Shannon O’Laughlin and Joe Rogan on Native American Origin Stories


4 years ago



Shannon O'Loughlin

1 appearance

Shannon O'Loughlin is the Executive Director and attorney for the Association on American Indian Affairs, and she is also a citizen of the Choctaw Nation of Oklahoma.


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Native Americans

Episodes & clips about the indigenous people of the Americas.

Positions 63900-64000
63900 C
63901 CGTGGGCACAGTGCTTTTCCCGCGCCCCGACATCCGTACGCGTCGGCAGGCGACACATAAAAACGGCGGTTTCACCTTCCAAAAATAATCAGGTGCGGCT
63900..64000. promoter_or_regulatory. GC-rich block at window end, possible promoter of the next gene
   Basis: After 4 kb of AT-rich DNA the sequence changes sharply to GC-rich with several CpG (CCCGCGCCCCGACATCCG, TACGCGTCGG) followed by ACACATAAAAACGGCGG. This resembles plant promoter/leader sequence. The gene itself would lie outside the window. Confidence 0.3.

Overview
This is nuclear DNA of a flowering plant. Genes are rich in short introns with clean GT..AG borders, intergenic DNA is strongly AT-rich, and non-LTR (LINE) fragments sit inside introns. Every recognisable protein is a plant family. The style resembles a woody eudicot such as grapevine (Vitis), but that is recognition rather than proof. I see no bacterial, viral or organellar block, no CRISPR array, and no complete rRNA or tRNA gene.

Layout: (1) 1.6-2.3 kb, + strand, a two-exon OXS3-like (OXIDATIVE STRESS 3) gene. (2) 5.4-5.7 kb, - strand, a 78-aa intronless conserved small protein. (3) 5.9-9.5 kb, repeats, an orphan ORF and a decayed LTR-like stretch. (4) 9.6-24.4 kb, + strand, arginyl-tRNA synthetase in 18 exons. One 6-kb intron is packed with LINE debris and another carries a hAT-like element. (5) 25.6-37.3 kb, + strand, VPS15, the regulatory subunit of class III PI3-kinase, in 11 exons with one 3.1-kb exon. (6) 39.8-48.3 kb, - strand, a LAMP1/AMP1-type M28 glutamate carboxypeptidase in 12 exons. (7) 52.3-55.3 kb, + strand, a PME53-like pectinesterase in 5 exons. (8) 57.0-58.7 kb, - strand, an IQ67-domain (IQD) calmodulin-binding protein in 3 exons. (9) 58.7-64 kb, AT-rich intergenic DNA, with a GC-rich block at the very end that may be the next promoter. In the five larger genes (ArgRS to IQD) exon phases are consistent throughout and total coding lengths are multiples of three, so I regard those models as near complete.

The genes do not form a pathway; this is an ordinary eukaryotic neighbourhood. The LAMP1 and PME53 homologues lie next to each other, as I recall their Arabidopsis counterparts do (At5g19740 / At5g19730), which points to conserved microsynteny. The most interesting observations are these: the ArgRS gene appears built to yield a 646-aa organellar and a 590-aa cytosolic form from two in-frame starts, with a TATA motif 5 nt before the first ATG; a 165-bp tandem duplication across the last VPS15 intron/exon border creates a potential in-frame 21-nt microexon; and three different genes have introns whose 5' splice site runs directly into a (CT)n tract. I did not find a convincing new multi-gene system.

When you hear an origin story like the one you were talking about, people coming out of the earth, how do you decipher that? Well, I've actually been to that origin site, and it looks like a female. It's a place where we were birthed. It looks like a female. It looks like a place where we were birthed out of Mother Earth. It's a beautiful, amazing, and almost shocking place. Where is this place? This is in Mississippi. So you think that that might be true? That's our origin story, or that's one of our origin stories. Right, but you understand how scientifically that would be a real problem. People coming out of the ground like poppies? Maybe, maybe not. Maybe not. I think there are stories and narratives that we're no longer connected with. And our lives today are so out of context with the natural world that we don't know what's possible anymore. We've been so separated from that. Even to imagine. But we have a clear line from ancient hominids to modern human beings that science has been able to piece together. That's one story. That's a story. Another story is we came out of the ground like roses. You think that's possible, though? That seems highly unlikely. Like, if you had money to bet, I'd give you $1,000, and you could put it on this or that. You could put it on, well, people got here by all sorts of means the way people got everywhere, by all sorts of means. Or they came out of the ground like flowers. Or Adam and Eve and all that other jazz. Yeah, all that other jazz as well. But these stories, whether they're our origin stories, they create our identity, they create who we are at the center of our being. And they have lessons to teach us. And they also remind us what we're responsible for. And that's what I'm saying, that we've been so separated from that part of us and our connection to the natural world and to the earth. Right. So we're a part of the earth. We're a part of the earth. We come from the earth. Yeah. Whether or not we're actually born out of the ground is not really relevant. We're responsible for it. Right. So we were put in certain places to be responsible and caretake for that area. So a lot of these stories, they're essentially trying to connect people with the idea that they are a part of this great earth. They're a part of this beautiful ecosystem. And maybe this origin story is devised to sort of explain to them in a way that makes a clear connection. Does that make sense? Oh, absolutely. Absolutely. But it's part of who many tribal nations are. This is our place. This is our homeland. This is what we're responsible for. And we haven't been able to do what we were put here to do. Our purpose has been ripped away from us. So a lot of the work we do is to try to work towards environmental healing and try to bring lands back into our land holdings so that we can caretake for that land. That's not all over Indian country. There are some places in Indian country that extract oil and do things that could be harmful for the environment. And we do what we can with what we got. And nations are sovereign. The tribes are sovereign. So they get to decide what's best for them and whether they're going to be sustainable or not.